From the Inter Press Service, writer Miriam Gathigah takes a look at another aspect of gender inequality.
The situation is worse for poor women who lack the economic muscle to fight for land ownership against a backdrop of gender-insensitive customary laws that continue to sideline them. Consequently, women still hold a negligible percentage of land title deeds. In Kenya, only a paltry three percent of women have land title deeds and in Tanzania only one percent own land.
"The economy of most African countries depends on women who are deprived of the right to own land. They toil all day on land that they have negligible control over. They sustain the breadbasket regions of many countries that are dependent on agriculture but their labour is unacknowledged and poorly remunerated," says Mwanahamisi Salimu, from Oxfam, Tanzania.
According to Elizabeth Nzioki, who has conducted research on women and land in Kenya: "A key development in Kenya land tenure reform was the issuing of title deeds in the name of the "head of the family". The problem with the legislation is that the titled land is being transferred almost exclusively to male individuals."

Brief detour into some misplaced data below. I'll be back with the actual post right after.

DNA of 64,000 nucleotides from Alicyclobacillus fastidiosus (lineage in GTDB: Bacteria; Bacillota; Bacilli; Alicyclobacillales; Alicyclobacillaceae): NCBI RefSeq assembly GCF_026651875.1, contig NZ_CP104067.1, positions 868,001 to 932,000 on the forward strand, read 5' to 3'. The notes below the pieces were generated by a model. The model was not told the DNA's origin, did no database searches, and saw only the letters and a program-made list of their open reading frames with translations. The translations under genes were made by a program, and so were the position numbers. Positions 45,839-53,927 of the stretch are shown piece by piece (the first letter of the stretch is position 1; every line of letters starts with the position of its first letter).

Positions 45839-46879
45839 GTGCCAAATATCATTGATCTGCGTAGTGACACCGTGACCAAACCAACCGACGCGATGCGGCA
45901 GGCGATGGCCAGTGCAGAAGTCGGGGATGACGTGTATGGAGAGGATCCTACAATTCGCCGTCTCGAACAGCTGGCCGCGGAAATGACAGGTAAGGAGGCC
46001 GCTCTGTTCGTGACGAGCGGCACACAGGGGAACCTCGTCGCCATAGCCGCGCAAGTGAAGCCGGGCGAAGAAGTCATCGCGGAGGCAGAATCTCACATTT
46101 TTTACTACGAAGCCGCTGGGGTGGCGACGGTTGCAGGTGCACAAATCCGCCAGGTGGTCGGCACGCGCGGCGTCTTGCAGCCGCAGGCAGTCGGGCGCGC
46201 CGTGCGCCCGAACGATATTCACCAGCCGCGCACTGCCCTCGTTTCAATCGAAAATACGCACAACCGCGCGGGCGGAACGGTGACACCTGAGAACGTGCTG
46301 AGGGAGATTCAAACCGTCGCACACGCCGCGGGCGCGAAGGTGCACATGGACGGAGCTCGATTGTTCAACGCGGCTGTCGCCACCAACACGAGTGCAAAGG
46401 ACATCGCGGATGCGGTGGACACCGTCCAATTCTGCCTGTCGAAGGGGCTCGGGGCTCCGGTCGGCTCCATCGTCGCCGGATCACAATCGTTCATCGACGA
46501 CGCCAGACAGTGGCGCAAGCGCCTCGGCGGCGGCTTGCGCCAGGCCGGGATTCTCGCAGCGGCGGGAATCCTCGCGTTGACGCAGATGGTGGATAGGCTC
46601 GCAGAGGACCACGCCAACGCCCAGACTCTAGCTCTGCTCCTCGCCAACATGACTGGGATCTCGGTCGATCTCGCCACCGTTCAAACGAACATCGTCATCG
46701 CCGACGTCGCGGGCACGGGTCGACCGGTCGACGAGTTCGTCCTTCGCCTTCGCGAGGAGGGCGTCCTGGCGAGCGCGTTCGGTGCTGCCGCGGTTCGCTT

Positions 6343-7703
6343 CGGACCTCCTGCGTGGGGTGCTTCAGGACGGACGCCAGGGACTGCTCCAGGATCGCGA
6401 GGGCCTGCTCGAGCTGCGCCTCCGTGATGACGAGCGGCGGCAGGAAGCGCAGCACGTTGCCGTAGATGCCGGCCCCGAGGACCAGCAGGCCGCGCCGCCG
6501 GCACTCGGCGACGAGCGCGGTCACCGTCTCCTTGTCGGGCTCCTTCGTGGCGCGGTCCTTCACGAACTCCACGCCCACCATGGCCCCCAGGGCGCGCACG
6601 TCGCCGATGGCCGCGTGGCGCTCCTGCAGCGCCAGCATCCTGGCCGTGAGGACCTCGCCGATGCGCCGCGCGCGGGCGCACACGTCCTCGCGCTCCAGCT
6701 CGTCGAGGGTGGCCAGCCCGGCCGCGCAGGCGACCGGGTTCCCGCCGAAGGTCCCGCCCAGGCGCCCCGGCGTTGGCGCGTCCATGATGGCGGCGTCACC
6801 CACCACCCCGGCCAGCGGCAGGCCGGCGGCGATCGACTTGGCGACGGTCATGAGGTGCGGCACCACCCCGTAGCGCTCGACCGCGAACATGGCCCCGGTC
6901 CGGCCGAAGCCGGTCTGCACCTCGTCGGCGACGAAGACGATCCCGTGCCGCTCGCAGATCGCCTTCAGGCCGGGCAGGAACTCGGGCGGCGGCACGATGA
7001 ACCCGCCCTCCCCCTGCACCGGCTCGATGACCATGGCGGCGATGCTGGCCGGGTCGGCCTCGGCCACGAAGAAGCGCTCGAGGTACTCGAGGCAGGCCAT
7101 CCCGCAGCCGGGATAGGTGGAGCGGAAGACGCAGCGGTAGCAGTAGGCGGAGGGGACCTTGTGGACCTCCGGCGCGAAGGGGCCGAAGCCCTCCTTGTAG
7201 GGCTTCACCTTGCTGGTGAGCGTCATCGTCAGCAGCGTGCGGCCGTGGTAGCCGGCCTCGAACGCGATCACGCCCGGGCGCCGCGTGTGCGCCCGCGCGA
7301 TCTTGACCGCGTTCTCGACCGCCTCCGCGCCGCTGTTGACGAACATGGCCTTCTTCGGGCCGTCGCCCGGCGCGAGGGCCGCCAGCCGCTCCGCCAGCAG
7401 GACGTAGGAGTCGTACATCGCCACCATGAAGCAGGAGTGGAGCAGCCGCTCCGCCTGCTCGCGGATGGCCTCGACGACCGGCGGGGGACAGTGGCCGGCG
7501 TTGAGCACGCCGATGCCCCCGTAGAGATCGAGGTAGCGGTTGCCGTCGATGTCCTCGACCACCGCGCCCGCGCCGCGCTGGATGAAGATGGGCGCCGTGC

The situation becomes very complicated when a married couple separates because in Kenya, the Marriage and Property Act is silent on how land should be divided under these circumstances. In a separation or divorce, because title deeds are in a man’s name, he is usually awarded ownership of the property.
"In Tanzania the situation is not any different, with only about one percent of women with title deeds. It means that the rest of the female population, who form the bulk of the labour force in agriculture, break their backs but have no say in proceeds from the farm," Salimu expounds.